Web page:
The Budget Traveler: Travel Tricks on the Internet

To Save Money On Your Next VacationThe following post was written by Jeffery Hernandez. Coming from a Humble Background, Jeffery completed his Master’s in Business Administration and now works as an Independent Financial Advisor. He loves playing chess, reading novels and spending time with his wife and kids.  Follow him on Twitter @_JeffHernandez0

Getting out and hitting the open road is a common American fantasy, maybe the most common one there is. But how many of us are actually taking the time to get out there and experience the wonderful diversity of the world. The truth is probably fewer than we’d like to admit.

Of course traveling isn’t the easiest thing in the world to do. It requires some expendable income and a flexible work schedule that just isn’t attainable for a lot of people.

I’ve always wanted to do some more traveling myself, but paying for rent, groceries, and car payments always gets in the way. I couldn’t help but wonder, are we really unable to afford travel, or are we just not looking in the right places for ways to do it inexpensively?

I did a little investigating around the web and found some tools that make traveling accessible to the masses. Thankfully, the Internet provides prospective travelers a great source for new tools that can help to make traveling an affordable and feasible reality. Let’s take a look at what I found to make seeing the world a little bit easier on the wallet.

Sharing Economy Apps

As the tech industry continues to dominate economic headlines with an ever increasing number of smartphone apps to save the world, it can be hard to parse out the quality ones from the not-so-impressive (We’re looking at you, Yo).

However, startup companies like Uber, Lyft, and AirBnb are making traveling more affordable and accessible to a lower tier of the economic bracket. Although these rapidly growing companies are seeing their fair share of critics, they can save users a fortune when compared to the traditional stalwarts they seek to replace.

Take AirBnb for example, those looking for a cheap place to stay in a new city can temporarily rent out a regular person’s apartment, often for significant lower prices than those charged by hotels. While hostels are always an option for travelers on a budget, AirBnB gives its users the opportunity to rent an apartment without dealing with raucous bunkmates who want to party until the wee hours of the morning.

Once you’ve arrived at your destination, getting around a new city gets a lot easier when you can inexpensively use apps like Lyft and Uber. Typically cheaper than taking cabs or renting a car for the weekend, these peer to peer car sharing services make getting around a breeze.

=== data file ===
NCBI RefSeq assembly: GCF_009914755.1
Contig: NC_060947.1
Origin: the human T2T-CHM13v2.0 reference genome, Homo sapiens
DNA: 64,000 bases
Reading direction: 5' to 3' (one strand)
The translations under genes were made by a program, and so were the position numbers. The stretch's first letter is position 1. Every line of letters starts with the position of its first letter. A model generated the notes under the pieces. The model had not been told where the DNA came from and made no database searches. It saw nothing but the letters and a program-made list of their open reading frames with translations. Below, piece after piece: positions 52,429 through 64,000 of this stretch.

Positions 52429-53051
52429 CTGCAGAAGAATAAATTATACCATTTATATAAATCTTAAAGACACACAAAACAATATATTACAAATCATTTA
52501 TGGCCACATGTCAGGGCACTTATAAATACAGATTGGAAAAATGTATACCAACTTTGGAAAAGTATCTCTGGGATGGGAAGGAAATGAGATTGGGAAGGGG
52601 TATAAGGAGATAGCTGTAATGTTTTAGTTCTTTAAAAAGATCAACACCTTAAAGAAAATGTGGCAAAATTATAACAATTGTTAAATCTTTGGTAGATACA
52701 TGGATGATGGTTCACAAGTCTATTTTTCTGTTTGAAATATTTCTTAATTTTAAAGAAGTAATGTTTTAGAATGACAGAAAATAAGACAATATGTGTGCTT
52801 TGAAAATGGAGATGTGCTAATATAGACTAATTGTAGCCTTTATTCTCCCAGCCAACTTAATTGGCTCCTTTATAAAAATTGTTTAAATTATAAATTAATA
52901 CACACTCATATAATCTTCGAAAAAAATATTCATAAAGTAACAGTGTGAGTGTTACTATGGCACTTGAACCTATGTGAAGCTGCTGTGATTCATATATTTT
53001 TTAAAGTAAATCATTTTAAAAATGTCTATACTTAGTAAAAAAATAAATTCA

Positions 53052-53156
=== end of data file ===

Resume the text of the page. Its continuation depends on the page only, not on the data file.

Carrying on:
It’s particularly helpful in that you don’t need to carry any payment with you as the apps save your credit card information for streamlined transactions. Say goodbye to fumbling around looking for exact change.

Priceline Coupon Code Opportunities

While the sharing economy can save you money at your destination, sites like Priceline can make getting there less expensive as well. With savings opportunities like the “name your own price” option, or bidding on a specific room, Priceline gives users a number of innovative ways to save when booking flights, cruises, lodging, and more.

The site has gotten pretty well known since its 1998 online debut, but people might not know that there are additional savings available when they use online coupons and cashback offers. Sites like Ebates, KrazyCouponLady, and RetailMeNot all provide opportunities for users to scout deals on the already budget conscious pricing for Priceline.

An Ebates Priceline coupon code can go toward things like 25% off of hotels, or 60% off of last minute bookings, making them an invaluable tool for travelers to slash their budgets.

Travel Tricks and Calendar Coordination

An internet-native phenomenon, travel hacking is the practice of finding savings on trips, usually by gaming the system with credit card offers and taking uncommon flight paths to your destination.

Forbes recommends that travel hackers sign up for a credit card that partners with major airlines to rack up miles, in addition to signing up for a generic travel card, “Travel hackers also carry generic travel rewards card. These cards enable you to redeem points or miles to pay for travel. The key is to find cards that offer 2% or more on purchases when redeemed for travel.”

Saving tons of money on flights and getting free upgrades seems like worthwhile pursuits to me. In addition to getting the most out of your miles, being a little bit flexible with your departure dates can end up saving you hundreds of dollars.

For example, traveling on major holidays like Christmas tend to be significantly cheaper than flying on the surrounding days.

If you’re flexible on dates, you can also take advantage of the opportunity to turn layovers into a mini-trip in and of themselves. Why not push that second leg of the trip back for an afternoon and spend the day checking out a new city. You’ll get to take a quick tour and won’t even have to book a new hotel room.

Saving money on travel just takes a little legwork and Internet searching, but with these tools, almost everyone should be able to start seeing more of the world for a fraction of standard prices.

The following post was written by Jeffery Hernandez.

How to save money and travel on a budget

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